The plan wasn't to write about Marcus Williams for the second time in two weeks.
But Williams has made it pretty difficult not to.
Through nine practices — the midway point of the 18 training camp sessions scheduled for Metairie — Williams has been the MVP so far.
At least according to these eyes.
This time a week ago, it was rookie Tre'Quan Smith in the lead, making one highlight play after another to start camp. And yes, the third-round draft pick out of Central Florida has been impressive.
But it's Williams who has made the biggest splash. There have been times when it seemed like there has been more than one person wearing jersey No. 43. But no, that's just Williams ball-hawking skills every day in practice.
His latest big moments came this weekend. He intercepted a Drew Brees pass in the end zone Saturday, then picked off the future Hall of Famer again Sunday during a night practice at Yulman Stadium.
His play in camp, coupled with his solid rookie season (minus that one play Williams is putting behind him) garnered some high praise from Brees.
"There are teams you play against where you get away with staring it down for a little longer, but I compare him just as you look at guys in history, like, you know if you ever played against Ed Reed, right? You had to do a great job of looking off and trying to get him leaning one way and you'd throw a ball and be like 'How did he get there? Where did he come from?' "
Let's be clear.
Brees wasn't calling Marcus Williams the next Reed.
Heck, there may not ever be another Reed, one of the greatest safeties in NFL history who will certainly be getting his gold jacket in Canton, Ohio, this time next year.
But Brees was saying Williams has that same sideline-to-sideline range that quarterbacks fear.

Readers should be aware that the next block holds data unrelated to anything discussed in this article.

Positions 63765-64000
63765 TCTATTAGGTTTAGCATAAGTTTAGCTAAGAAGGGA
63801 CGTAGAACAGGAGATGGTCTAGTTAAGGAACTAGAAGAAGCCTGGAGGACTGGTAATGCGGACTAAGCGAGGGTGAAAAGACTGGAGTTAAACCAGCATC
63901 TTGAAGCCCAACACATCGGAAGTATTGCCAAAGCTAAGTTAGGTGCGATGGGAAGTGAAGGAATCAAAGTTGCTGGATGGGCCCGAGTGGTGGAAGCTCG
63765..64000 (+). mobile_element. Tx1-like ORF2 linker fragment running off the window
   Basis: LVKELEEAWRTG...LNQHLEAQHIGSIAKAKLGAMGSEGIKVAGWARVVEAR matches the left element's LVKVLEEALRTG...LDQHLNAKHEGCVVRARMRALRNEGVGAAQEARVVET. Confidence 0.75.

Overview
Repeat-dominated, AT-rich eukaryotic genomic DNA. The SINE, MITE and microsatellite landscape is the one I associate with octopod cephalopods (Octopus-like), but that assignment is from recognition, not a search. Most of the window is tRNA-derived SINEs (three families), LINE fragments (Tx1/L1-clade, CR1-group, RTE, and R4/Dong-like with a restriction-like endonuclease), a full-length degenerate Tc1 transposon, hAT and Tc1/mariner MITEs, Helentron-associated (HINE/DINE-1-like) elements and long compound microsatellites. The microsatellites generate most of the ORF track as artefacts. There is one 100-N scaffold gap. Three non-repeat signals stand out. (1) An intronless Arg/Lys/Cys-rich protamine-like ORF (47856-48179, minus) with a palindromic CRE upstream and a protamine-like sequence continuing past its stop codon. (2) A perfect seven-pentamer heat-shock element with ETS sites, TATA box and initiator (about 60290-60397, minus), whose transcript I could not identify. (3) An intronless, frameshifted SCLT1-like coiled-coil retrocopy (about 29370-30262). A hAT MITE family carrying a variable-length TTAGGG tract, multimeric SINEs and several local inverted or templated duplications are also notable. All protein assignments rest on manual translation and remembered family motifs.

Williams' rookie numbers are comparable to some of the greats at his position.
Reed, who played at Destrehan High School and was a first-round draft pick out of the University of Miami by the Baltimore Ravens in 2002, played in 16 game and recorded 85 tackles and five interceptions in his first season.
Williams, a second round pick out of Utah, played one less game as a rookie and finished with 70 tackles and four interceptions. He led all rookie safeties in interceptions and was second among all rookies at his position in tackles and passes defended. He was the only rookie to record an interception in the playoffs.
Former Philadelphia Eagles defensive back Brian Dawkins, who was inducted into the Pro Football Hall of Fame on Saturday, had similar stats, recording 53 tackles and three interceptions as a rookie in 1996, the year Williams was born.
Sean Payton was an assistant for the Eagles when Dawkins played there and said one of his best attributes was that he "loved to compete."
That's a trait Williams has shown too.
"Continuing to take his game to another level," Brees said. "I really love everything about him as a teammate and as young player who is hungry to be great."
How great can Williams be?
That remains to be seen.
But through the first half of training camp, he's been the MVP.